Two jetskiers were rescued Saturday afternoon as their personal watercraft drifted away in heavy seas off of Bass River.
Harwich Assistant Harbormaster Jim Sullivan and Scott Lasky, harbor assistant at about 4:30 PM while on routine patrol came upon two men swimming furiously after their runaway jetsky. It was a nor'easter blowing about 15-25 kts and seas about 2-4 foot in Nantucket Sound.
Small craft flags were posted so there was almost no traffic out as the harbormasters decided to continue patrol pass Herring River toward Bass River to refamiliarize themselves with Dennisport waters before turning back for home.
As they passed about 1/2 mile offshore of "Bombers Island" (the rock pile 1/3 mile off of West Dennis Beach) they noticed a Personal Watercraft that was adrift in the waves. As they approached to investigate they saw there was no rider. Looking upwind, Lasky spotted two gray heads in wetsuits bobbing in the waves about 200 feet upwind attempting frantically to swim after the machine as it drifted away faster than they were able to paddle. Usually a jetski will stop dead or circle when a rider falls off due to a safety lanyard and kill switch system. But the wind and waves were too much shoving the vessel down wind like a drifting rubber swim raft, too fast for even a strong swimmer to catch up with in the white caps of the blow.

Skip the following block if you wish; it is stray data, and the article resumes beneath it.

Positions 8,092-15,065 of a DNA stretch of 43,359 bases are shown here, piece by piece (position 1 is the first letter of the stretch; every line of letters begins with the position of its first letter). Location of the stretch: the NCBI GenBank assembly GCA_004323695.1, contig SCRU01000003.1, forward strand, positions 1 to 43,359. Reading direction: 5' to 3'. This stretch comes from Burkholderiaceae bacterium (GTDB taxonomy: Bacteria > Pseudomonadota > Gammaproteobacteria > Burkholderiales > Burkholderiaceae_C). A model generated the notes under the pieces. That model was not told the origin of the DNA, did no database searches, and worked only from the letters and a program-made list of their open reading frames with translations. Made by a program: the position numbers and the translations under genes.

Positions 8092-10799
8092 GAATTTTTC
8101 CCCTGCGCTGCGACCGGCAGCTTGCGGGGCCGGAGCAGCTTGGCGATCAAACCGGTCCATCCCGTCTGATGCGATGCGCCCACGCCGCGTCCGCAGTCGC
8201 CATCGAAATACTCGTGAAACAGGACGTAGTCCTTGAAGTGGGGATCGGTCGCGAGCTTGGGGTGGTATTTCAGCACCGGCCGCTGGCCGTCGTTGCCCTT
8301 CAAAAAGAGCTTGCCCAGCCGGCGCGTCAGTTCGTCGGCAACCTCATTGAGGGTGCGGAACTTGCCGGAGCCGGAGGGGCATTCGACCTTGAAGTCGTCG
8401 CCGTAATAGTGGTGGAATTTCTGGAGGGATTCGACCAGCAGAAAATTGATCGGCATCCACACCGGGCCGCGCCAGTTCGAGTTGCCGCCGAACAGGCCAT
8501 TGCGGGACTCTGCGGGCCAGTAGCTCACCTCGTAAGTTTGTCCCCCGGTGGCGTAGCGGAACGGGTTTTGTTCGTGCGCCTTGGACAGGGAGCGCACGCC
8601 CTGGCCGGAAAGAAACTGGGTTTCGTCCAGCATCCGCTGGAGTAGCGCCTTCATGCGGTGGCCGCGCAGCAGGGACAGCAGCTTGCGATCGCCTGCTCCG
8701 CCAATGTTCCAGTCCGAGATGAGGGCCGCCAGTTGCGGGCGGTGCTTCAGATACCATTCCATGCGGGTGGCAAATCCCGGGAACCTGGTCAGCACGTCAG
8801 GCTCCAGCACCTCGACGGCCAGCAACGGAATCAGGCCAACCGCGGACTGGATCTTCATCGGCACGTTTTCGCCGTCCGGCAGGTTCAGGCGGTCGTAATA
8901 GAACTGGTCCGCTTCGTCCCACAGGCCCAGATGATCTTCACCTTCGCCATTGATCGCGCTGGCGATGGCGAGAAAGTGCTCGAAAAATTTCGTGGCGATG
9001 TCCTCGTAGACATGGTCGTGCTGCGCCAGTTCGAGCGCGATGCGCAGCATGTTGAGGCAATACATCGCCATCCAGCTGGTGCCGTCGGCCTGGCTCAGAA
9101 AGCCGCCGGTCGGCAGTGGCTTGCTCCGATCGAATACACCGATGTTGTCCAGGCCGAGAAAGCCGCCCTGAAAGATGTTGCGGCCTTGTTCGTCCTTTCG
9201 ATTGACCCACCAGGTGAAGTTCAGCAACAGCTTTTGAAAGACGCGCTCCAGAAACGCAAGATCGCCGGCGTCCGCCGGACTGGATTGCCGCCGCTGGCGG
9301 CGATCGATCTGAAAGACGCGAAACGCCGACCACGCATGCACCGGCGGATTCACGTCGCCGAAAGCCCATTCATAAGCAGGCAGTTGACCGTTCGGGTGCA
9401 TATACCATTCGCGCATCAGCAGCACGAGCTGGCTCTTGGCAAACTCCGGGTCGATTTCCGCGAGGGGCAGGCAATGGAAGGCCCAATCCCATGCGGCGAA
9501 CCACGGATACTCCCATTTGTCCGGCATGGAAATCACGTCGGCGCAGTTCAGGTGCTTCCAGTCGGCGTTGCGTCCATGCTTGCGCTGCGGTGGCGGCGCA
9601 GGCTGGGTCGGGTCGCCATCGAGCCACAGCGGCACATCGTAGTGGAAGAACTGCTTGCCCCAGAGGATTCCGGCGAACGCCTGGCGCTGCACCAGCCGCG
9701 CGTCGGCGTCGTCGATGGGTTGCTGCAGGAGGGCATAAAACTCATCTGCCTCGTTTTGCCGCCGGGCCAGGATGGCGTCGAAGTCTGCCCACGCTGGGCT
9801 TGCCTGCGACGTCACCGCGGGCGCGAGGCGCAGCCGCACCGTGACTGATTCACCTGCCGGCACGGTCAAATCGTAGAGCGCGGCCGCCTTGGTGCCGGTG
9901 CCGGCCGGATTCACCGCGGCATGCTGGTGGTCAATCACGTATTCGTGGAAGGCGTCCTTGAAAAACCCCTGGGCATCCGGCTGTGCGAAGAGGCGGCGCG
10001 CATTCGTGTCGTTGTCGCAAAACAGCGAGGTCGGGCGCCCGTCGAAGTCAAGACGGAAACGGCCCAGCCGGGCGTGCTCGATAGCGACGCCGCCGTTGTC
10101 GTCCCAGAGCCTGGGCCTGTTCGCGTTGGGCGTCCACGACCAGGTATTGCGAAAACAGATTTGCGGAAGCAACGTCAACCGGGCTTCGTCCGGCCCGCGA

The harbor patrol signaled them to stay put as they collected the PWC and towed it back upwind to the duo and the Harbormasters held the machine near the boat as the jetskier and passenger presumably in their fifties boarded and got control of the PWC once again. In the energy of the moment no names were exchanged but they made a mental note of the registration number before the machine head West after a flurry of thank yous and COMMANDER turned its course back east toward Saquatucket Harbor.
The registration number failed to gain a hit through the EPO records. Presumably because it was so new. So the two riders for the time being remain nameless for the Harbormasters Office. However, it is a safe assumption that the two lives may have been saved Saturday afternoon from drifting toward Martha's Vineyard or worse.